causes compiler 310 to compile source files 302, 304, and 306 to create respective object files 322, 324, and 326. The -c option causes the source files to be compiled to form object files but not linked into an executable 340. Alternatively, compilation of source files 302, 304, and 306 into object files 322, 324, and 326 may be performed using the following three separate compilation commands.

Xdcc main.c -c Xdcc add.c -c Xdcc mult.c -c -hw mult.


As explained with reference to FIG. 2, the -hw option in the last of the three commands causes the compiler 310 to generate a netlist 328 for the “mult” function indicated in the following field of the command. The netlist 328 includes RTL code that describes circuitry to implement the mult function included in the mult.c source file. The compiler replaces the function mult in the source file mult.c with interface code for communication with the circuit implemented from netlist 328 and compiles the modified source file to create object file mult.o 326. In some implementations, the netlist 328 for the function is appended to the object file 326 generated for the source file in which the function is included.

As indicated with reference to FIG. 1, in some implementations, the compiler 310 creates a metadata file to temporarily store data related to the function listed in the -hw option. For example, as indicated above, the metadata file 312 may include data for each function indicated by the -hw option and may include data pointers to various files associated with the functions to be implemented in hardware (e.g., source files, object files, and/or netlists corresponding to the function).

In response to a second command, such as:

Xdcc main.o add.o mult.o -platform target -o app.elf -hw mult

linker 330 links the object files 322, 324, and 326 to create an executable app.elf 340. The -hw option directs the linker to synthesize, place, and route netlists corresponding to functions to be implemented in hardware, and to generate configuration data stream 342. In some implementations, the linker creates a temporary link file 332 to facilitate various linking processes. Information contained in an example link file is discussed in more detail with reference to FIG. 6.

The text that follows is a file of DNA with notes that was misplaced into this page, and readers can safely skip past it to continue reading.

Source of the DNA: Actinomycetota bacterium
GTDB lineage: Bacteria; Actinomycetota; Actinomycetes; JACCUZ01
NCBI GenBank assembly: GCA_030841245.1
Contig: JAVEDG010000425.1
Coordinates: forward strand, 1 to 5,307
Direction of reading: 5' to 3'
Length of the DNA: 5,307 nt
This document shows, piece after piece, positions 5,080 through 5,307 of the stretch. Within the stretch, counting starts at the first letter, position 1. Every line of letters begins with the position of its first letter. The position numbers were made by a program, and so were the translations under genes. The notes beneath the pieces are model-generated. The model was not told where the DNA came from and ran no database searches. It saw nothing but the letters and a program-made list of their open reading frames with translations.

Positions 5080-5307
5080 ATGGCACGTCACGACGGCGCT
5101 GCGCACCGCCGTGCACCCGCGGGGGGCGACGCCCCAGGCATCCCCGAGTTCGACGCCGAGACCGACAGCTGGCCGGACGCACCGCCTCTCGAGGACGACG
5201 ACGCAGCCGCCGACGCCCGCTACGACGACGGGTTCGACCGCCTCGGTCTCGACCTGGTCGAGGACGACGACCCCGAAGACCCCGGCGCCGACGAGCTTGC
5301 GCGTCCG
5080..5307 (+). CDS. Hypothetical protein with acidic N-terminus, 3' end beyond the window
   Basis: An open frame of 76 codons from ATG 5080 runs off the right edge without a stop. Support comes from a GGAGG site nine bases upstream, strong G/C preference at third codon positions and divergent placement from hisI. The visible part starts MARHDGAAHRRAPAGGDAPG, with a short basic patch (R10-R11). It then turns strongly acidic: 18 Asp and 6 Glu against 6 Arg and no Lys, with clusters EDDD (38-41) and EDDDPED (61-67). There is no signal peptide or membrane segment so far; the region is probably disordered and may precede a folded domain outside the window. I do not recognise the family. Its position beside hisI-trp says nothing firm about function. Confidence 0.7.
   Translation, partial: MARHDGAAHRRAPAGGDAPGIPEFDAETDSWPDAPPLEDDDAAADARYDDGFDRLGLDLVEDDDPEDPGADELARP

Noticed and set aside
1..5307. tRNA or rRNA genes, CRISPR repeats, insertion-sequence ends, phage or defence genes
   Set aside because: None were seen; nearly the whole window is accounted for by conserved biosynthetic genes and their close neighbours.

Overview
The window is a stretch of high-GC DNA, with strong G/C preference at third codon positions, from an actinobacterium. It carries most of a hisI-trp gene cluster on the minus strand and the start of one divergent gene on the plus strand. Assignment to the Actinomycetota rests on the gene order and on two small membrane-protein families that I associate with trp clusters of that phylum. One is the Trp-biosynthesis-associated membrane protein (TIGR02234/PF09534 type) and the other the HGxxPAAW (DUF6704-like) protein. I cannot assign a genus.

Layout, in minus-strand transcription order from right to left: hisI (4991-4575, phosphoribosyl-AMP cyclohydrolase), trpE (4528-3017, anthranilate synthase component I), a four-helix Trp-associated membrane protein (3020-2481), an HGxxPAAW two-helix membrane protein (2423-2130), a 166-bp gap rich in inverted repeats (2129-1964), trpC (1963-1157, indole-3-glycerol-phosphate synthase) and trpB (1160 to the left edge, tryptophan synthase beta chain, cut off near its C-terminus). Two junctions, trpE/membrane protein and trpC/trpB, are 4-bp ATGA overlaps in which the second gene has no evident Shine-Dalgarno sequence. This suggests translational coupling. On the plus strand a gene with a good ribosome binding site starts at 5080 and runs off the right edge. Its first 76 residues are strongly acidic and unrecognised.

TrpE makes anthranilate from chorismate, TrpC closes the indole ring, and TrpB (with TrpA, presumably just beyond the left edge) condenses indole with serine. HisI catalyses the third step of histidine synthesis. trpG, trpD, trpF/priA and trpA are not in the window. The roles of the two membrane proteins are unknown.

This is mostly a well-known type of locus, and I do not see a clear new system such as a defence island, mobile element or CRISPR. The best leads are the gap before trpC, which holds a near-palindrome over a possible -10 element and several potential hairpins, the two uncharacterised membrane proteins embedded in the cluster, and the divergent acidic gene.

In some implementations, -hw options may be omitted from the second command. For instance, the meta-data file may include data that indicates the hardware-accelerated functions specified by the -hw option. In which case, the option -hw mult may be omitted from the command, as shown in FIG. 3.

FIG. 4 shows a process for generation of HLL interface code for communication with a function to be implemented in hardware. At block 402, a temporary file is created to store the generated interface code and a declaration for a replacement function, which will contain code to replace the original function in the source file, is added to the temporary file. This replacement function has the same interface as the original function. At block 404, HLL code is added to the body of the replacement function, and the added code directs transmission of all input arguments to the function to a corresponding netlist. HLL code is added to the body of the replacement function at block 406 to initiate execution of the corresponding netlist to process data. HLL code is added to the body of the replacement function at block 408 to cause the HLL function to halt or wait for processing of the data by the netlist to complete. At block 410, HLL code is added to the body of the replacement function to receive result data from the netlist. In some implementations, the code generated at blocks 404 and 410 calls additional lower level interface code for communication with the netlist that is generated later at link time (once data sizes are resolved). Interface code is described in more detail with reference to FIG. 6. Referring again to FIG. 3, the compiler 310 replaces the function to be implemented in hardware (e.g., in HLL source file 306) with the replacement function and the result is compiled to create object file 326.